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Trade unionist Marlis Tepe: "The ministries of culture simply slept through it"

2021-06-14T05:30:11.216Z

For many years, Marlis Tepe led the largest education union - she knows the problems of the German school system. How can it be, she asks, that how good a child's school is depends on where they live?



Enlarge image

Marlis Tepe was head of the education union GEW since 2013

Photo: Katrin Denkewitz / DER SPIEGEL

SPIEGEL:

You were GEW chairman for eight years - in turbulent times.

The 2015 refugee crisis is one of them, followed by the pandemic last year.

Which moment do you remember most?

Tepe:

Naming a single moment is difficult.

After the refugee children and young people had been integrated into the education system, I expected the second term of office to be calmer.

Then came Corona.

SPIEGEL:

What did the pandemic show?

Tepe:

We need solidarity between the federal, state and local governments for educational policy, for schools and daycare centers.

That it is missing is fatal.

SPIEGEL:

What do you have against educational federalism?

Tepe:

Basically nothing.

But it cannot be that it depends on a child's place of residence how good the educational and care options are.

In addition, it is absurd that there are differences in salaries for teachers of up to 1000 euros per month between the countries.

Or that the condition of the building of daycare centers and schools depends on how well the community is financially.

SPIEGEL:

What did you do about it?

Tepe:

We have long been fighting for an end to the ban on cooperation in education, which largely prevents the federal government from providing financial support to the federal states.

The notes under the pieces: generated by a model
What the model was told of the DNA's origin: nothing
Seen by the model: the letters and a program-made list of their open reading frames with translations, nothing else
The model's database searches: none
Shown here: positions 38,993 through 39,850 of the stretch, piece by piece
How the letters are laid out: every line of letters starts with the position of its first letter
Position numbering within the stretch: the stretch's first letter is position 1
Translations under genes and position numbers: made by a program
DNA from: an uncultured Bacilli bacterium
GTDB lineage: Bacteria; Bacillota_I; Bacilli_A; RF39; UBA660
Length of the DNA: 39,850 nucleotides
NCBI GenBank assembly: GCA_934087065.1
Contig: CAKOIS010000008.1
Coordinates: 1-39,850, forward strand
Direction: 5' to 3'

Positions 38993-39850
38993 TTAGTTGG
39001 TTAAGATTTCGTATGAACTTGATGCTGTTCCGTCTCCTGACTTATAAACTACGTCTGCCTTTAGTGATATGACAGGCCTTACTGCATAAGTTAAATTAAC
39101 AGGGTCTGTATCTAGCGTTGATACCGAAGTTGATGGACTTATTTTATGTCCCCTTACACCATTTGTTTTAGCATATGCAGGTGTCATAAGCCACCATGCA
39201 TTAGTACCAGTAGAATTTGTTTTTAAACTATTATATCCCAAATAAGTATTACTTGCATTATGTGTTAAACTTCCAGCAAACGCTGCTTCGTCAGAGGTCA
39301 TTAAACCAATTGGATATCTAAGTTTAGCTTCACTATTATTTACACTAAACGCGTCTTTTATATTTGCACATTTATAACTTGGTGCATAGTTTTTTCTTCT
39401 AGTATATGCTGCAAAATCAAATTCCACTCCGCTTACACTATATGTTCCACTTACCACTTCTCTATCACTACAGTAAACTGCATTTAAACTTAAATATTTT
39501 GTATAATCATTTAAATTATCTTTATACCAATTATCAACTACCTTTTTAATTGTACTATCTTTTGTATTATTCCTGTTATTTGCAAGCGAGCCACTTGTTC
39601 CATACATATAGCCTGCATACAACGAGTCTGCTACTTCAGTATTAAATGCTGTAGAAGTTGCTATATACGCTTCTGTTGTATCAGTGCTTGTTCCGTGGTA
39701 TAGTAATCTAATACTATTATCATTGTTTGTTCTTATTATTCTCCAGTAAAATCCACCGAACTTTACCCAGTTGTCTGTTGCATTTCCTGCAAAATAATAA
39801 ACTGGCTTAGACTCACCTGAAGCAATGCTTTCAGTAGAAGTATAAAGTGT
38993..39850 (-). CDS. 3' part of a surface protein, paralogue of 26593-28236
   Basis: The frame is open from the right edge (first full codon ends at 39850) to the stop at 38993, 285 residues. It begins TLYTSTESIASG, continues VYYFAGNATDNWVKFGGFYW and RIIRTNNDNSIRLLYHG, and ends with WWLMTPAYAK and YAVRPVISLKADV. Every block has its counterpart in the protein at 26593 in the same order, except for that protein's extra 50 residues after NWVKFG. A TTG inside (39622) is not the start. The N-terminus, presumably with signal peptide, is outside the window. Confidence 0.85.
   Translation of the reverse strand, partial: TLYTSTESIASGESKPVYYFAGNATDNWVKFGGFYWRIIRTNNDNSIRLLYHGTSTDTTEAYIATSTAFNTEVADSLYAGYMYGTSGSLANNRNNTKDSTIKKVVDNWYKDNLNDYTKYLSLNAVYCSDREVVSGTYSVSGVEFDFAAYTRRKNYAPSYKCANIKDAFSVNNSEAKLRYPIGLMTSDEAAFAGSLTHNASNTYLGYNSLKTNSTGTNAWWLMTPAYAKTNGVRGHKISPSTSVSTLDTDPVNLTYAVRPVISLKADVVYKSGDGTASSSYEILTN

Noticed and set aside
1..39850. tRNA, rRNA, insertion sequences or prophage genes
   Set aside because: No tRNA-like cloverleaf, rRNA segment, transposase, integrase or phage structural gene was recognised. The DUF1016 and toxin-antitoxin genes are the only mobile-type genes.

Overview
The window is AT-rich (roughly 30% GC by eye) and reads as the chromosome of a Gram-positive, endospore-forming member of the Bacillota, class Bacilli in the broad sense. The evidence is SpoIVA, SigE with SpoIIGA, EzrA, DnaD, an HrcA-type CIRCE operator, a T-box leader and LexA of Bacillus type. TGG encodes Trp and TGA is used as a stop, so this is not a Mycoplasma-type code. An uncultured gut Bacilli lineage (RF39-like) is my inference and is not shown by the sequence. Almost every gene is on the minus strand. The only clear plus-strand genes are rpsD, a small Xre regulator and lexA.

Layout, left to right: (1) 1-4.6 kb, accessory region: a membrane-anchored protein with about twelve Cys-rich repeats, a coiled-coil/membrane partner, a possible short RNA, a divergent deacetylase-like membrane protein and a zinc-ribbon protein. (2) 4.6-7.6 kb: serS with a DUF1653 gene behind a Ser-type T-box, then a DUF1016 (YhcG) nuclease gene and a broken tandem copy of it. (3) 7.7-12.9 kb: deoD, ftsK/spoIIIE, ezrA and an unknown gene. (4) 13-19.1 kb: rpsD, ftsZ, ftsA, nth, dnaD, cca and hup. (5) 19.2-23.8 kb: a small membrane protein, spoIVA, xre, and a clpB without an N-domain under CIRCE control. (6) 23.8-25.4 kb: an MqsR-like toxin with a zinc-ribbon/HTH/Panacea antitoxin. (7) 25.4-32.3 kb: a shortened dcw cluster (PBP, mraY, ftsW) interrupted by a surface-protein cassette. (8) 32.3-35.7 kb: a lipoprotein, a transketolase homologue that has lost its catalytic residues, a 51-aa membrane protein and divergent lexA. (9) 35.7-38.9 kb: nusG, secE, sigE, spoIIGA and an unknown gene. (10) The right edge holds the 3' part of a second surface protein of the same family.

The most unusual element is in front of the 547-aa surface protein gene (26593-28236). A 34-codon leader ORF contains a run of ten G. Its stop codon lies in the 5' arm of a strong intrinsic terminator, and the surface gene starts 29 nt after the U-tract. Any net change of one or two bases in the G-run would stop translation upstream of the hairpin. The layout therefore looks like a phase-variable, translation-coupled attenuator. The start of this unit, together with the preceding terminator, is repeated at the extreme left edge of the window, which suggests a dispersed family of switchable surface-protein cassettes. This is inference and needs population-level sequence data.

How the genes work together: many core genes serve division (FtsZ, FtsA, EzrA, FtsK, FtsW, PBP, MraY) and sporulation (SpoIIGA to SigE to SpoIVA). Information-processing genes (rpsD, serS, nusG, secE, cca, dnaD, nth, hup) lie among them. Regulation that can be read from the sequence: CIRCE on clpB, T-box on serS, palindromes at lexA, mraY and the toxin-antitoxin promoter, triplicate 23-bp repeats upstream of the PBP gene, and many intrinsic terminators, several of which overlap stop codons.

Our demand is well received by many parties, such as the Left, the SPD and the FDP.

The federal party of the Greens basically wants that too, but has a prime minister in Winfried Kretschmann who is on the brakes - a political mistake.

SPIEGEL:

Can you explain that, please?

Tepe: The

fact that children and young people in Germany are still far removed from equal living conditions is unheard of.

Our demand is clear: For the equipment of the education, the tax revenue and the population size of the respective states and municipalities must not be decisive.

It only has to be about the actual needs on site.

Example: If the federal government spends 500 million euros on laptops that are supposed to go to children in need, you can't seriously distribute this money among the federal states with a watering can.

SPIEGEL:

According to what criteria instead?

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Tepe:

The social index of the state and the municipalities has to play a role.

This also means that there are enough specialists and teachers at daycare centers and schools.

The ministries of culture have simply missed planning their staffing needs with foresight and ensuring good staffing levels even in disadvantaged parts of the city.

SPIEGEL:

So is it high time we took the countries' educational sovereignty away?

Tepe:

No, but federal cooperation has to be rethought.

Implementation proposals could be drawn up by a National Education Council.

SPIEGEL:

You are calling for elementary school teachers to be paid just as well as all other teachers.

Is the massive shortage of teachers playing into your cards?

Tepe:

The shortage of teachers has been a major problem for years, and it is dramatic in primary schools.